Vito Schnabel Gallery is pleased to announce the exhibition Stefan Bondell: Dark Marks, opening at its West Chelsea location on February 2, 2023. This presentation will debut works from the New York poet and artist’s most recent series of paintings – a dramatic series of monumentally scaled works executed in an obsidian palette, with deep, compounded layers of classical and contemporary imagery used to explore the turbulent sociopolitical condition of the United States today. On view through March 18, 2023, Dark Marks is the artist’s first solo exhibition with the gallery.
Art in DUMBO has announced that DUMBO’s First Thursday Gallery Walk will take place on February 2, 2023, from 6:00 to 8:00 p.m. Highlights from December’s Gallery Walk include group exhibition Orderly Chaos at the New York Studio School DUMBO Project Space; and Light Year digital projections from 7:30 to 10:00 p.m. on the Manhattan Bridge.
The Museum of Sex is pleased to announce Portia Munson: The Pink Bedroom, opening to the public on January 27, 2023. Visitors will be immersed in a world of pink, exploring new work alongside thirty years of Portia Munson’s (b.1961) Pink Project (1994 – ongoing) which features everyday items that pose questions about mass consumerism, constructions of femininity and sexual objectification.
For one night only – Tuesday, February 28 – hundreds of people will come together for the hottest event during the coldest time of the year – the Queens Centers for Progress’ 27th annual “Evening of Fine Food” at Terrace on the Park in Flushing Meadows-Corona Park, Queens.
Acclaimed artist Lily Kwong, the designer for The Orchid Show’s 20th year, presents a meditative and captivating design inspired by her ancestral connections to the natural world. Kwong’s vibrant and fantastical vision will envelop visitors in thousands of orchids, allowing them to reconnect to nature amidst picture perfect beauty.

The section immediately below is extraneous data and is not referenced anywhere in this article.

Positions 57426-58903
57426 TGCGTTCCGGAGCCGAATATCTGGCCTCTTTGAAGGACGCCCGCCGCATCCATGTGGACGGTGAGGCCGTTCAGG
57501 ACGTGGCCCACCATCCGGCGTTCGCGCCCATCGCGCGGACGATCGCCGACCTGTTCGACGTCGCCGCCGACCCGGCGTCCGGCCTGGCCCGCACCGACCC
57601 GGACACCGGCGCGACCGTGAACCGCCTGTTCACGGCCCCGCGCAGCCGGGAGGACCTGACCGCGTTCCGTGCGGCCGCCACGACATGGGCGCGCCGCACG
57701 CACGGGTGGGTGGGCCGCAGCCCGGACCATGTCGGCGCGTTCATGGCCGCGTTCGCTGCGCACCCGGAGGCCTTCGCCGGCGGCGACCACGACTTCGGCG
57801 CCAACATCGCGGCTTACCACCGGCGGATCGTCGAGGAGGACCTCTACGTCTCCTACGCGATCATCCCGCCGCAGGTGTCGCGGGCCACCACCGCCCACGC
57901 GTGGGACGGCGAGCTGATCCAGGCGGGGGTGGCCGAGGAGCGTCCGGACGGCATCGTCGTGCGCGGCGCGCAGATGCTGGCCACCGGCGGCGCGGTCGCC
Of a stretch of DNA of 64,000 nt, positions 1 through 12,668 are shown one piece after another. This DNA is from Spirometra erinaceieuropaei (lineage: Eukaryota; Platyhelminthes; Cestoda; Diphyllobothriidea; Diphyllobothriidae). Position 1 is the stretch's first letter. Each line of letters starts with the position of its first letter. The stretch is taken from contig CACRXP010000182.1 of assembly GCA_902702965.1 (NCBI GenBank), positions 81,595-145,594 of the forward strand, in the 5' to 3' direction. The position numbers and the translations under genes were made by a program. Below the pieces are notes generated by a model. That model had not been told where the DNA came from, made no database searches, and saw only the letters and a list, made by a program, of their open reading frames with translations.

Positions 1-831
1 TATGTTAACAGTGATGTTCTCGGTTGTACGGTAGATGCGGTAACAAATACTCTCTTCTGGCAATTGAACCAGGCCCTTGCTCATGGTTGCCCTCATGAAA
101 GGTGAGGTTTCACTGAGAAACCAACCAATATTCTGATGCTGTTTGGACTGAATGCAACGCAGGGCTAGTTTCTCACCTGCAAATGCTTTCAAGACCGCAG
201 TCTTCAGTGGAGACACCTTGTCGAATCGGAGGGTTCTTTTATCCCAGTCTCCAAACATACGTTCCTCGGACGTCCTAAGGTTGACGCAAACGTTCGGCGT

Tina Kim Gallery is pleased to announce Tania Pérez Córdova: Precipitation, opening February 2. This is the second show of the artist’s to be held at the gallery, and coincides with her solo exhibition currently ongoing at the Museo Tamayo, Mexico City. Incorporating within her practice sculpture, found objects, and activation or performance, Pérez Córdova is recognized for her poetic and contemplative works that often bear narrative implications. Born and based in Mexico City, Mexico, Pérez Córdova’s practice is distinguished by its provisional nature—both in its process of making, but also in its reception. Although she often works with conventional materials such as metal, glass, ceramics, and marble, Pérez Córdova allows chance encounters in everyday life (for example, coins gathered in the bottom of a friend’s pocket, or a meeting with a street musician) to inspire or influence the outcome of the works themselves. As a result, the artist integrates unorthodox materials—including found objects, detritus, clothing, jewelry, amongst others—into the works themselves. Presented in the context of an exhibition, her works frame relationships between objects and narratives, pointing towards situations or events that may have happened outside the space of the gallery.
Prospect Park Alliance, the non-profit that sustains the park in partnership with the City, has received a prestigious $275,000 Humanities in Place grant from the Mellon Foundation to advance its ReImagine Lefferts initiative, which seeks to re-envision the mission and programming at the park’s historic house museum to recognize its roleas a site of dispossession and enslavement, and explore the stories of the Indigenous people of Lenapehoking whose unceded ancestral lands the house rests upon and the Africans who were enslaved by the Lefferts family.
The Alliance will engage the public around this initiative with a Community Conversation on Saturday, February 11, 2023, from 1-4 pm, at the Prospect Park Boathouse. Learn more and RSVP for this free event at prospectpark.org/reimagine-lefferts-conversation
The Rubin Museum of Art invites visitors to celebrate Losar, the Tibetan New Year, with an afternoon of art with your family and friends. Learn about traditional Losar celebrations and this year’s zodiac animal, the kind and sensitive Water Hare. Free admission to all of the galleries during visitor hours.
Opening January 2023, Havah…to breathe, air, life Merges Sikander’s Explorations into Sculpture and Video in an Exhibition That Reconsiders Traditional Representations of Power